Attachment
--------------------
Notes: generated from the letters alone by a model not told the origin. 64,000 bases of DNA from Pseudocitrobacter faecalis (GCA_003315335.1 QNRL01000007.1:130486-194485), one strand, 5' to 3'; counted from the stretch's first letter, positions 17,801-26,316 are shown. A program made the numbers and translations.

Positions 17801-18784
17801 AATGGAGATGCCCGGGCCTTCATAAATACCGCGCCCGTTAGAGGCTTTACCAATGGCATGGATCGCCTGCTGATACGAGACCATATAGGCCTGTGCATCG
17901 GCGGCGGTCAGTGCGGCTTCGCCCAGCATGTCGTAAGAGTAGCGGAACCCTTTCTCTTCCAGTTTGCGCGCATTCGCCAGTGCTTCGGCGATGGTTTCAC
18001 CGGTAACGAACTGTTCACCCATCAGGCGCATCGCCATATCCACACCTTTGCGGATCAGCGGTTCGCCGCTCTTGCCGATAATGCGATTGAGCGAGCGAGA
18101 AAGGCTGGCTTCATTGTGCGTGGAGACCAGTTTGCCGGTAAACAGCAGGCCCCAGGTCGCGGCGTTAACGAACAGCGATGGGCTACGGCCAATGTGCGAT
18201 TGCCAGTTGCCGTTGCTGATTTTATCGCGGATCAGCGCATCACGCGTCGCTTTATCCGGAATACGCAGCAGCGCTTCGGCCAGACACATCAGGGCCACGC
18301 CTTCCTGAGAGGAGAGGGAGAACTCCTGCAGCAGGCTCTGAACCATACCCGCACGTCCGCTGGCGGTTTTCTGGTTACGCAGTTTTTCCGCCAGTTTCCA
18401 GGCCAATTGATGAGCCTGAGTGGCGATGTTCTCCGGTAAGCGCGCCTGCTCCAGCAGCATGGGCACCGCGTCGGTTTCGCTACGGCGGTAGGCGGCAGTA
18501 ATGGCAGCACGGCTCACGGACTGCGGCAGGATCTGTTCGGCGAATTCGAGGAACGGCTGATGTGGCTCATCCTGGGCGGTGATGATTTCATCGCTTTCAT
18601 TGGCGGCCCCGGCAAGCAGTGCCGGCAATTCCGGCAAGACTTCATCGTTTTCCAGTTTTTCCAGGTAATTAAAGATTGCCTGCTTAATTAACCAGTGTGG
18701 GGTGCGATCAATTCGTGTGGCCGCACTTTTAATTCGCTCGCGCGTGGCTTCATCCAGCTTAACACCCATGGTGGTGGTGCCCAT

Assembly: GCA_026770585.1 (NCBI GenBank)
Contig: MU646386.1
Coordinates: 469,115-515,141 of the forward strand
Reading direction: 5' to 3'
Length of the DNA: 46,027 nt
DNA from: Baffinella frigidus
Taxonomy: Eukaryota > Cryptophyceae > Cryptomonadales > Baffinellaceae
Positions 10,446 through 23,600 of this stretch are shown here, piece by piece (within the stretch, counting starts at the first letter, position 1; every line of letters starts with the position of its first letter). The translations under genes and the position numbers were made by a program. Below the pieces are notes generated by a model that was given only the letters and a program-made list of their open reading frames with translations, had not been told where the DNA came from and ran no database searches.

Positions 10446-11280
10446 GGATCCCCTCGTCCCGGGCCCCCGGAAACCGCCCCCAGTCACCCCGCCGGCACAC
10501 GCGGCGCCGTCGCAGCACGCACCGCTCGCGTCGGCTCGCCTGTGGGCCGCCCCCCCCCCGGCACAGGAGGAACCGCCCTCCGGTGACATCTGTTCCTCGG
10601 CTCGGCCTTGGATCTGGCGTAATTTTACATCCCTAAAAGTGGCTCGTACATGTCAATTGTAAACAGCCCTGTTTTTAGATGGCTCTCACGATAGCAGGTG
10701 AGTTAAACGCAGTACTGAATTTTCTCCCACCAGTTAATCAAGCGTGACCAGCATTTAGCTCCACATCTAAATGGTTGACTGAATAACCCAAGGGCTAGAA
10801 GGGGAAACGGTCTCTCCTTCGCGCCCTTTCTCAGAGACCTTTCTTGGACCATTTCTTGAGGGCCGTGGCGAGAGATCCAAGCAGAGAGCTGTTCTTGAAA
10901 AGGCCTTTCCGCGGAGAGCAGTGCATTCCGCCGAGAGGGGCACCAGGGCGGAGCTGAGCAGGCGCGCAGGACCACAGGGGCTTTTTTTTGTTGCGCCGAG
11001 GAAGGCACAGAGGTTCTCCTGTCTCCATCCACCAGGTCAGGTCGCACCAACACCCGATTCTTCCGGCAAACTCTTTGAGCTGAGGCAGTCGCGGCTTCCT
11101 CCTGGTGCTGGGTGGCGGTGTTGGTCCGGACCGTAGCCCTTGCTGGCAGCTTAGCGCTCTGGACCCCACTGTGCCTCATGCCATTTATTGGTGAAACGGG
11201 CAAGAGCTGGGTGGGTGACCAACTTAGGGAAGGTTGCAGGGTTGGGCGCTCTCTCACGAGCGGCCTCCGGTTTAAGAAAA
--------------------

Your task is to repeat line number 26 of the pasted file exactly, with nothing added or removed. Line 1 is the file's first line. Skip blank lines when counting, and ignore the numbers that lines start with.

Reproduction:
10801 GGGGAAACGGTCTCTCCTTCGCGCCCTTTCTCAGAGACCTTTCTTGGACCATTTCTTGAGGGCCGTGGCGAGAGATCCAAGCAGAGAGCTGTTCTTGAAA